CAMDEN, Maine — Deciding how to vote on allowing recreational marijuana retailers in downtown Camden was a struggle from the start, Meg Quijano said.
Quijano owns The Smiling Cow, a gift shop on Main Street. She’s tapped into the business community here, and most of the people she spoke to planned to vote no. While she did not want a marijuana store opening up right next door, she also didn’t think they needed to be blocked altogether.
“I don’t think the town has a right to deny a particular business because they don’t happen to like the product that they’re selling,” Quijano said.
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She was a reluctant yes on one question, but she was in the minority. Approximately two-thirds of Camden voters rejected two questions on the local ballot June 13 that would have allowed up to two recreational or medical marijuana retailers downtown, showing how even culturally liberal towns are struggling with legalization after Maine voters narrowly passed it in 2016.
Camden voted in favor of it then. But it is among the roughly 90 percent of cities and towns in Maine that still don’t allow marijuana retailers after a divisive campaign that was notable for heavy-handed rhetoric from opponents and left proponents wondering about the wealthy tourism town’s reputation for elitism. Some sat out the vote entirely.
An ad taken out by Camden Cares, a group that organized against questions pushed by marijuana businesses, in the Camden Herald’s May 12 edition began: “Did I ever think Camden Residents would be voting on whether we want drug dealers in our town?”
“Camden is often called the ‘Jewel of the Midcoast’ and if we open pot shops in Camden, we will be rolling the dice on our future economic vibrancy both as a popular tourist destination and place for people to live and raise kids,” the group said in a June 1 letter to the editor of the Courier-Gazette.
The issue first came up in March, after Camden residents Ari Meil and Mark Benjamin brought forward the proposed amendments that would have allowed them to open a recreational marijuana store in town. Town officials ultimately put it on the ballot after residents raised concerns about allowing the stores during a public comment session.
Meil and Benjamin, who also own Botany, a recreational marijuana store in Rockland, originally envisioned a subtle, high-end store catering to tourists and year-round residents. They expected pushback but thought a few signs and conversations with naysayers would be enough to reach a compromise.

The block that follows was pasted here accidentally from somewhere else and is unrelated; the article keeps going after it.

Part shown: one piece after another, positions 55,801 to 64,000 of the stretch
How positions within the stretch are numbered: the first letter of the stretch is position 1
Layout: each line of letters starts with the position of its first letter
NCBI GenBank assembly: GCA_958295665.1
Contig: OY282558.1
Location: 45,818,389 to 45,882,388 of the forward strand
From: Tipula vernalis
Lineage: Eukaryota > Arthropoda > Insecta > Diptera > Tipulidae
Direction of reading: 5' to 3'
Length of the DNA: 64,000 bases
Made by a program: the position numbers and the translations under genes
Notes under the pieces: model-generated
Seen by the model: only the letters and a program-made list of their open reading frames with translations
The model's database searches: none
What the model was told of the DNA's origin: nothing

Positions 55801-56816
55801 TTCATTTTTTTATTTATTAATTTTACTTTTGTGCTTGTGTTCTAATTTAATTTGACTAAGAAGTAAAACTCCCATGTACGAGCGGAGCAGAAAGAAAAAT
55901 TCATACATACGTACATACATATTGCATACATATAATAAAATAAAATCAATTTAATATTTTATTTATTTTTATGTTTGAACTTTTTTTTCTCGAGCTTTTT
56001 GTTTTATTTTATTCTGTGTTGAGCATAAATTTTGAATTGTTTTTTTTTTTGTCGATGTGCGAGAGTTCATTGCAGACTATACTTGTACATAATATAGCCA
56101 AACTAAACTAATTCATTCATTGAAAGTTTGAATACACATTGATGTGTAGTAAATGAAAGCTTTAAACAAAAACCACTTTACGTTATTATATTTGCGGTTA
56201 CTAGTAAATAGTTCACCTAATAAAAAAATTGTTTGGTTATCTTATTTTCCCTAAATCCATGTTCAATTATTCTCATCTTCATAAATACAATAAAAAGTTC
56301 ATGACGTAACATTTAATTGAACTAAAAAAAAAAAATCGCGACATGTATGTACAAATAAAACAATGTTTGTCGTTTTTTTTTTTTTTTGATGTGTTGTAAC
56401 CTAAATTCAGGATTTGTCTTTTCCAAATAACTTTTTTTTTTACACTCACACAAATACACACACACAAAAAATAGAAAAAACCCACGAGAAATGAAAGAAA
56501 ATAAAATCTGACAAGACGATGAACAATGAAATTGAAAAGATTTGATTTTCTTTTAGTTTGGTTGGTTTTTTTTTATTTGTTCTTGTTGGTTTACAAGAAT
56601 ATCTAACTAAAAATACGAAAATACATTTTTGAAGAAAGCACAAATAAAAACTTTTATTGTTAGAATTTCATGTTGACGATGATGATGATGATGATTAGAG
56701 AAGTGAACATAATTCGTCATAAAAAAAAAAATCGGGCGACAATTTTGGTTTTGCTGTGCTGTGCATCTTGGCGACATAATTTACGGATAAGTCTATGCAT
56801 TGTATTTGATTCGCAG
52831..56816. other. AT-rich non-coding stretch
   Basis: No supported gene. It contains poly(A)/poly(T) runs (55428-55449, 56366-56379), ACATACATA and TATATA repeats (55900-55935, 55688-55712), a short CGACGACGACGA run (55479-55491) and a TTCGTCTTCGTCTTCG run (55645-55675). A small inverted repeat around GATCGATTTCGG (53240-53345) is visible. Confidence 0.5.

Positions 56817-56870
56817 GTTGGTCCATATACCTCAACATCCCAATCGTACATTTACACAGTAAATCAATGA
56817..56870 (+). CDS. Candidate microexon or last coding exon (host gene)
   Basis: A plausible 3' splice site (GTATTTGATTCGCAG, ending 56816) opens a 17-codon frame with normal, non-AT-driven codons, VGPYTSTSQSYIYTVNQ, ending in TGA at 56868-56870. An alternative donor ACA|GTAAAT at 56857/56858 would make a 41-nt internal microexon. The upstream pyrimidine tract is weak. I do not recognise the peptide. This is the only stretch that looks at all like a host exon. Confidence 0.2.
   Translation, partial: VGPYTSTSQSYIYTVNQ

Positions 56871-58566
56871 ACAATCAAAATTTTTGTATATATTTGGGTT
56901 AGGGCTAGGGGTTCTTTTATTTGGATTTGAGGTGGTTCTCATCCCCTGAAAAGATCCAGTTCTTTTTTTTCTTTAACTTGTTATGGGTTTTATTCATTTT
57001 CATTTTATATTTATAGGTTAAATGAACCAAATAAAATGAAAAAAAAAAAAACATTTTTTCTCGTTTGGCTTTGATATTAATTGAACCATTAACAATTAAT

What surprised them wasn’t the outcome of the vote, but rather the “visceral and mean-spirited” fight that took place leading up to it, Meil said. Opposition ranged from concerns over potential underage use to a feeling that marijuana retailers would negatively change the town’s character.
Leading that charge was Camden Cares, a nonprofit organization formed recently in direct opposition to the potential marijuana store. Jordan Cohen, a tech marketer and the organization’s president, said the vote wasn’t meant to be a referendum on marijuana legalization, but it shows that people should have an influence in how they want their community to look and feel.
“It seemed like a foregone conclusion that every town [in Maine] is going to have marijuana shops,” he said. “This vote in Camden shows that’s not true, that towns have the ability to make their own decisions and people can have a voice in this,”
Cohen and his organization believe plenty of nearby towns allow retail marijuana if people want it, but bringing those stores into Camden would set a bad precedent, particularly for young people and tourists.
Some visitors walking past the Camden Village Green, like Larry and Alice Aguilar from Massachusetts, agree. They feel some more rural communities in their state have been swamped with recreational stores and that the potential for substance misuse is serious.
That’s what Heidi Newman, owner of the Small Wonder Gallery and Frameshop, was worried about when she decided to vote no on both articles. She isn’t against recreational use in general, but she is very much against bringing stores to Camden.
“It’s going to keep people away,” she said.
Her concern was that families might end up avoiding Camden, and that didn’t sit right with her. But the decision to reject marijuana retailers sends its own message about the town as well, Quijano said.
“We have a reputation for being elitist,” Quijano said of the town. “I feel pretty strongly that we need to consider that there are other points of view.”
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The debate was so heated that the only way to avoid fanning the flames was to stay out of the debate entirely, said Sondra Hamilton, owner of Zoot Coffee in Camden.
She didn’t allow signs for or against the shops, and said she wanted the cafe to remain a neutral space. She has friends who voted on both sides of the issue, and when it came down to making a decision on the ballot, Hamilton abstained. Although she recognizes there was passionate disagreement surrounding the vote, she’s optimistic that wounds will heal.
“The people in our community are really great about separating their political and ideological viewpoints,” Hamilton said. “People on both sides continue to be friends and neighbors.”